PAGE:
Food for Thought: A Year in Eastern Europe (Ukraine Travel Journal)
I’ve lived in Ukraine for a year now. This experience has given me a different perspective, so I’ve decided to write down my thoughts on this trip today.
No matter how life treats you, shifting the perspective makes all the difference.
Matthew Hussey once said, “Everyone’s life is painful. You are not alone.” Indeed, we are only human beings, and pain is inevitable in life, but suffering is optional.
Moreover, what might appear as a storm to one individual can seem a blessing to another person. Living in Ukraine, I’ve met some new friends who have given me new perspectives in life. Seeing life through someone else’s eyes helps me view my own life from a very different perspective. This lifts the lid on my own wisdom without my even realizing it, for new answers then flow. It is all a matter of perspective, in my opinion. There are many blessings to be found through almost every situation. Sometimes they are hidden from normal view and need a completely new perspective to be found.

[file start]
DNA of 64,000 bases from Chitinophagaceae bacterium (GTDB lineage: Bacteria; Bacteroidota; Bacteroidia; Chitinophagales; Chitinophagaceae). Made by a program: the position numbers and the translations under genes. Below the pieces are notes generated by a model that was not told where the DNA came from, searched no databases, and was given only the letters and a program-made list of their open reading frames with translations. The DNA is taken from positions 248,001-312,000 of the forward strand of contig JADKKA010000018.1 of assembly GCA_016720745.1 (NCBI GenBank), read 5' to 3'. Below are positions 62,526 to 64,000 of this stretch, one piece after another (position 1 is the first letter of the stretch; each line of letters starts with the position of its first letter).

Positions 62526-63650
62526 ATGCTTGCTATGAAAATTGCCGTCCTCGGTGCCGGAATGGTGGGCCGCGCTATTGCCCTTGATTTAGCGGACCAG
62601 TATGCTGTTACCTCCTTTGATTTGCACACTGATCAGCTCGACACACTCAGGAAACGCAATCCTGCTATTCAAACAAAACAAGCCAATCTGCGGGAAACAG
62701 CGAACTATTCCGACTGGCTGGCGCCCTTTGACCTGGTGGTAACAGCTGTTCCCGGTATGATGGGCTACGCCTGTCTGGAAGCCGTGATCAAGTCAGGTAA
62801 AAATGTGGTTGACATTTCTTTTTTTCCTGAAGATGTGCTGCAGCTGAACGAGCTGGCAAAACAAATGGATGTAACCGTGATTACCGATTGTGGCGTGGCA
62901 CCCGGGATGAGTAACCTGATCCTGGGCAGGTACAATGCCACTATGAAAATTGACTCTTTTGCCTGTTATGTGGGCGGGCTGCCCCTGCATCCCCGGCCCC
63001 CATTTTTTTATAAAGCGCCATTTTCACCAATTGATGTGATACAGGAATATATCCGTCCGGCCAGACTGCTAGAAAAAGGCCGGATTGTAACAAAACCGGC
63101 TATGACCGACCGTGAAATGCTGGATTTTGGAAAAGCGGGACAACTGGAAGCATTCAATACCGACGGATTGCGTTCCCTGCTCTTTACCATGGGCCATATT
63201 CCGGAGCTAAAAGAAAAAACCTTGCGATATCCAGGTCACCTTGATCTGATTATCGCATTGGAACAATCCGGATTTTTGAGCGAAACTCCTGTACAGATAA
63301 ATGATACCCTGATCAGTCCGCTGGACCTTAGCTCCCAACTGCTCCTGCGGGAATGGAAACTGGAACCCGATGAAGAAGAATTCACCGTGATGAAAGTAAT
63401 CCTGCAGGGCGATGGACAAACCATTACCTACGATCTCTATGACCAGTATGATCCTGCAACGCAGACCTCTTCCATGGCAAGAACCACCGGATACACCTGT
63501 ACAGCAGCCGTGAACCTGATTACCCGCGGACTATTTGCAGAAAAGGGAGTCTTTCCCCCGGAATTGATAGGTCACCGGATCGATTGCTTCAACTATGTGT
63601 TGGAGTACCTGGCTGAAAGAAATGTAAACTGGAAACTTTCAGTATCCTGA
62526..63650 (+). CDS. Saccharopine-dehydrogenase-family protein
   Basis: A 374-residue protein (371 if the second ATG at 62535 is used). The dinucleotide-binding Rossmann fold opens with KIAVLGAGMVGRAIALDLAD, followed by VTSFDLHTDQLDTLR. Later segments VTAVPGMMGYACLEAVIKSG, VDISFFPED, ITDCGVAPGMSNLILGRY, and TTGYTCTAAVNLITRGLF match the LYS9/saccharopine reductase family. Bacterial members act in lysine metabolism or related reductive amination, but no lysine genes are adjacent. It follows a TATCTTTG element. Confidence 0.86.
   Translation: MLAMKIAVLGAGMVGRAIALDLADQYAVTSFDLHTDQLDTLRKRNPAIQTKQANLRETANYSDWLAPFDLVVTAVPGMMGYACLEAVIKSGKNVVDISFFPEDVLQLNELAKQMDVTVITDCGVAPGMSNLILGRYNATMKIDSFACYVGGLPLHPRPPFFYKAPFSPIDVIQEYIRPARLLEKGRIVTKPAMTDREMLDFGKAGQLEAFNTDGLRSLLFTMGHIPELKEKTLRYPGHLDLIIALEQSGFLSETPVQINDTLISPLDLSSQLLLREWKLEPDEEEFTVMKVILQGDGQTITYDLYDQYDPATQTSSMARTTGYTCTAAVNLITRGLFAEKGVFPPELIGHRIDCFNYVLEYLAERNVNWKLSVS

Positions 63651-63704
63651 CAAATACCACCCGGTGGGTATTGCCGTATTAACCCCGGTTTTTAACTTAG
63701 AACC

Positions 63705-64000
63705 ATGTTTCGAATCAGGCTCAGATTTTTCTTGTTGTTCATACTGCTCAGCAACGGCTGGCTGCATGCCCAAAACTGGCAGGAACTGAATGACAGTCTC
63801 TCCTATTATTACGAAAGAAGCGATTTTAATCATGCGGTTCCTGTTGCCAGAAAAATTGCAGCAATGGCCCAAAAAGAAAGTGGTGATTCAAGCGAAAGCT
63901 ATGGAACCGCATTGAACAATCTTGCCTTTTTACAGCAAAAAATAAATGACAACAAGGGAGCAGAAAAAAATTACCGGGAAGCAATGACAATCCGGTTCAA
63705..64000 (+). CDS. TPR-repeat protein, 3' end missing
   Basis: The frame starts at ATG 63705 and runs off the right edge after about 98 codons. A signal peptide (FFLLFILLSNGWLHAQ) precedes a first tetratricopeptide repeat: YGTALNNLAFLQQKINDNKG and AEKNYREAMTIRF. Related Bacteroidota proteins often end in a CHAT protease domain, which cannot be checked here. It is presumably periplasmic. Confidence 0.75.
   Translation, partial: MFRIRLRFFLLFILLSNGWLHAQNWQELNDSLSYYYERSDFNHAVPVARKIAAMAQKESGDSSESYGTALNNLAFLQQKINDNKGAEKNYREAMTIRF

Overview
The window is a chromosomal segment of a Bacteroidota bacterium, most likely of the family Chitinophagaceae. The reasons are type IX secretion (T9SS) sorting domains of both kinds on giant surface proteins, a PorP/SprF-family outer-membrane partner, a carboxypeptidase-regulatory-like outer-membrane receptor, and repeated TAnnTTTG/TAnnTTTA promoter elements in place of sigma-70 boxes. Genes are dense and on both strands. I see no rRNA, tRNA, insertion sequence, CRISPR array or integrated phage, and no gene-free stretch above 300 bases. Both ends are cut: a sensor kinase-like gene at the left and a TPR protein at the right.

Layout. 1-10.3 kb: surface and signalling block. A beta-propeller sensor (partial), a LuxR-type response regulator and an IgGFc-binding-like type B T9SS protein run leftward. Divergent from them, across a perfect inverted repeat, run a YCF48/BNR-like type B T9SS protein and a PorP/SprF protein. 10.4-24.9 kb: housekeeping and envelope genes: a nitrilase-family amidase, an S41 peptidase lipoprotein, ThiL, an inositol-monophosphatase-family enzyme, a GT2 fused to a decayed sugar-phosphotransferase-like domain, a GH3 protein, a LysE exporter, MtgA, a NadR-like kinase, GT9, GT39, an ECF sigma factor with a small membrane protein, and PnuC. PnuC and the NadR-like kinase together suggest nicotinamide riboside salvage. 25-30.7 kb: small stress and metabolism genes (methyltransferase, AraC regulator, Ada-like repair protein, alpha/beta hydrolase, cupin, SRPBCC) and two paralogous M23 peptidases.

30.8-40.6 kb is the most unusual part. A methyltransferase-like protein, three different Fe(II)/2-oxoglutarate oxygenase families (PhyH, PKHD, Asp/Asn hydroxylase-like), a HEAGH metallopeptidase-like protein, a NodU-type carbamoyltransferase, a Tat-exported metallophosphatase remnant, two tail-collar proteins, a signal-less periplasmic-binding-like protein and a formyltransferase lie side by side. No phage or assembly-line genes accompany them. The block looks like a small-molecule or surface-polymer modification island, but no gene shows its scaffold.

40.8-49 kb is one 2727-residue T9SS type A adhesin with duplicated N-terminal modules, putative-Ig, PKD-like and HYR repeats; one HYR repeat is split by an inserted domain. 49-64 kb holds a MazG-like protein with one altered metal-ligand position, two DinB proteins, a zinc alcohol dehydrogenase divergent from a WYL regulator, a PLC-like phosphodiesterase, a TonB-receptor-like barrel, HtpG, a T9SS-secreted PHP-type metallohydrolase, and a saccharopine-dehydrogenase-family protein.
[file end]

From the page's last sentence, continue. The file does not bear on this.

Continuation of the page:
Things are not always as they appear to be. Actually, they are usually much, much better than what they seem to be. Please let me explain.
After a marriage breakdown, I was devastated; therefore, I moved to Eastern Europe and began to study psychology, human dynamics, meditation, herbal medicine, personal development, art, literature and music. I was trying my best to alleviate the pain caused by the divorce.
One year later, now I’m a changed person. I’ve met the world’s leading relationship coach who has decided to hire me to join her team. Now I have got a new career – I can teach clients and give advice on dating and relationships because of what I’ve learned in my journey.
In other words, without that relationship breakdown, I wouldn’t become who I am today. I don’t want to change my past at all.
But when the divorce happened, the pain was real. Yet today when I look back, I have realized that it was a blessing in disguise. I am the luckiest person in the world.
The power of accepting change: